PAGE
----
When Is A Nuptial Agreement Fair…?
I came across some words of wisdom from Mr Justice Holman in his judgment in the case of Luckwell v Limata earlier this year. It’s a lengthy read and likely to aid insomnia, but towards the end he talks about how the courts should decide whether the terms of a pre-nuptial or post-nuptial agreement are fair. He says that, provided the agreement is entered into properly (and you could write a long blog on that issue I can tell you!), and depending on the facts of each individual case (a comment every English judge seems to say in every divorce case!) the following guidance should be borne in mind –
“i) A nuptial agreement cannot be allowed to prejudice the reasonable requirements of any children;
ii) Respect for autonomy, including a decision as to the manner in which their financial affairs should be regulated, may be particularly relevant where the agreement addresses the existing circumstances and not merely the contingencies of an uncertain future;
iii) There is nothing inherently unfair in an agreement making provision dealing with existing non-marital property including anticipated future receipts, and there may be good objective justifications for it, such as obligations towards family members;
iv) The longer the marriage has lasted the more likely it is that events have rendered what might have seemed fair at the time of the making of the agreement unfair now, particularly if the position is not as envisaged;
v) It is unlikely to be fair that one party is left in a predicament of real need while the other has ‘a sufficiency or more’;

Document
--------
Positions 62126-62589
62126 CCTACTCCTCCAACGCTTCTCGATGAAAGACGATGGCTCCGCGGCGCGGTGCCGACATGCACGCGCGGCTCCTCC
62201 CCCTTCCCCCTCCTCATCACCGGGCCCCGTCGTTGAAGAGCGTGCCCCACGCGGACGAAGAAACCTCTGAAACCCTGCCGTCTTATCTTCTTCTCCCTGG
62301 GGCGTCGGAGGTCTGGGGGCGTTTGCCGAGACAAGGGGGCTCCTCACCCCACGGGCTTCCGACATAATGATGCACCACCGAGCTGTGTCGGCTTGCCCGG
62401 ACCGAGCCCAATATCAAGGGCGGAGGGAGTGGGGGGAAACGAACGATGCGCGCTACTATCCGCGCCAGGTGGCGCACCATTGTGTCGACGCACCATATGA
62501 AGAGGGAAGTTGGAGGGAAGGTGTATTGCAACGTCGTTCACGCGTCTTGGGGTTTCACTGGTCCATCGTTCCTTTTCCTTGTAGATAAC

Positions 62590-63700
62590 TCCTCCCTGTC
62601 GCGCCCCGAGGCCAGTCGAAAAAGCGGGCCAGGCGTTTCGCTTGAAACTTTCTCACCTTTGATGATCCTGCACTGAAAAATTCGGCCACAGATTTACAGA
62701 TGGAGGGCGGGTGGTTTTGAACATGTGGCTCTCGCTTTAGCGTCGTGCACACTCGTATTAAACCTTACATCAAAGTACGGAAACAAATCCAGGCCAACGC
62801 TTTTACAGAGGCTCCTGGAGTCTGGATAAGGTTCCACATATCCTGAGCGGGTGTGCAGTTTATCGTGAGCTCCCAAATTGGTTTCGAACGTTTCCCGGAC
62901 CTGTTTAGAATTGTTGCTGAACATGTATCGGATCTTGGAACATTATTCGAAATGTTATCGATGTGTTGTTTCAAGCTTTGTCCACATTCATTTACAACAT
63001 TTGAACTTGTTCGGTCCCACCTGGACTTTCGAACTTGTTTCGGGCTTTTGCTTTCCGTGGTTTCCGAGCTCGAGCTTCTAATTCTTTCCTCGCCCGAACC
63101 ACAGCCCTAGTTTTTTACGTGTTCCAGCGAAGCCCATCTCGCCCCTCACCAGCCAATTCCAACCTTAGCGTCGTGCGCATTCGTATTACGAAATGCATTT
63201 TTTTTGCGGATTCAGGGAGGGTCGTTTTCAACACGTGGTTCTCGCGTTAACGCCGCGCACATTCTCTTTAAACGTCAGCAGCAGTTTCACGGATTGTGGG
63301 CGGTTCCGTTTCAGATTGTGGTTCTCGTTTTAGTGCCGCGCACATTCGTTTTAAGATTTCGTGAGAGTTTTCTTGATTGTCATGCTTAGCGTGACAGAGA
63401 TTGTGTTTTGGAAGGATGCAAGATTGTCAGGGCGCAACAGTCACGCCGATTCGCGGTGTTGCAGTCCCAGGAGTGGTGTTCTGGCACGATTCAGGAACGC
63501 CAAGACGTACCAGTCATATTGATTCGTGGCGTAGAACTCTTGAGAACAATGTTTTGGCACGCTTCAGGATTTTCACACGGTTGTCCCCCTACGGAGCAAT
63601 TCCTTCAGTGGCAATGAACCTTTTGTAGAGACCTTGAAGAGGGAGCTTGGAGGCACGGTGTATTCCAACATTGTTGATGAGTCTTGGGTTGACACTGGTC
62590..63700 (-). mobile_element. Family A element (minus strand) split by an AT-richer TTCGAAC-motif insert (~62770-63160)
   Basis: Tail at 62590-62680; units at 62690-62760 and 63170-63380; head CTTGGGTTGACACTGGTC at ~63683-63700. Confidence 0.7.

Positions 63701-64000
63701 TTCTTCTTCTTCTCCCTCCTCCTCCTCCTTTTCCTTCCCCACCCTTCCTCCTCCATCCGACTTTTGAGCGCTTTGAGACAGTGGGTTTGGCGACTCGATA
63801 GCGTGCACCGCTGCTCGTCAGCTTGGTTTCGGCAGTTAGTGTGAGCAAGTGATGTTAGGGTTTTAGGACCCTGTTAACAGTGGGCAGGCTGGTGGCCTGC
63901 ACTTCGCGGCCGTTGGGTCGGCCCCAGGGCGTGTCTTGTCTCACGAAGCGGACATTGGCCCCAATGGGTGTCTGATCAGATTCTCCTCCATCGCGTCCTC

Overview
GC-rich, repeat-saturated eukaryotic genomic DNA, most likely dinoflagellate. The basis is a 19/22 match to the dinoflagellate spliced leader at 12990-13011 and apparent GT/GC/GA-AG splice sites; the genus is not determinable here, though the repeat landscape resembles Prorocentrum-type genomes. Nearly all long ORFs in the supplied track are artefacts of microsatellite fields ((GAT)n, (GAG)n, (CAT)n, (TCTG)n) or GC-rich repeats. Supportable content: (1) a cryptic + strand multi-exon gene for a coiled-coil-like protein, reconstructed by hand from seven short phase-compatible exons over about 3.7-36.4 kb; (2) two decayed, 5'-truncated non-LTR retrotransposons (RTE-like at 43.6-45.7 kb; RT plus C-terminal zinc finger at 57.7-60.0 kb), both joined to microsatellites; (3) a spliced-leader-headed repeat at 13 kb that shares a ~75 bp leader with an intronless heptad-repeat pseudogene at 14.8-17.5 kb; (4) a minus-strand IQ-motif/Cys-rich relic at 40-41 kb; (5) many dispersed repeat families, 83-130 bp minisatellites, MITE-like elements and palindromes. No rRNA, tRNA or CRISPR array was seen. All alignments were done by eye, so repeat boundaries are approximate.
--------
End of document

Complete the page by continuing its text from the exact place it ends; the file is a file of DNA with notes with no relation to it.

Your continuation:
vi) Where each party is able to meet his or her needs, fairness may well not require a departure from the agreement.”
These the judge had agreed in advance with the barristers in the case (always a clever move to get your work checked by boffins), but then he weighed in with some more thoughts of his own. He said
“The court must be scrupulous to avoid gender discrimination or gender bias. Of course gender may, and often does, impact heavily on outcome. If in fact a wife, in her role as mother, is the primary carer for the children, then her need for secure and suitable accommodation may outweigh that of the husband. If a wife, due to her commitments to caring for the children, is less able to work than is the husband, than that is likely to impact upon maintenance needs. So, too, if it is a fact of a case that a wife has lower earning capacity because of gender discrimination in the relevant employment markets. But there must be no discrimination or bias based on gender alone, nor on any stereo–typical view that a wife may be dependent upon her husband but not vice versa.”
Gender discrimination and gender bias. Two issues to pay attention to when writing and scrutinising nuptial agreements.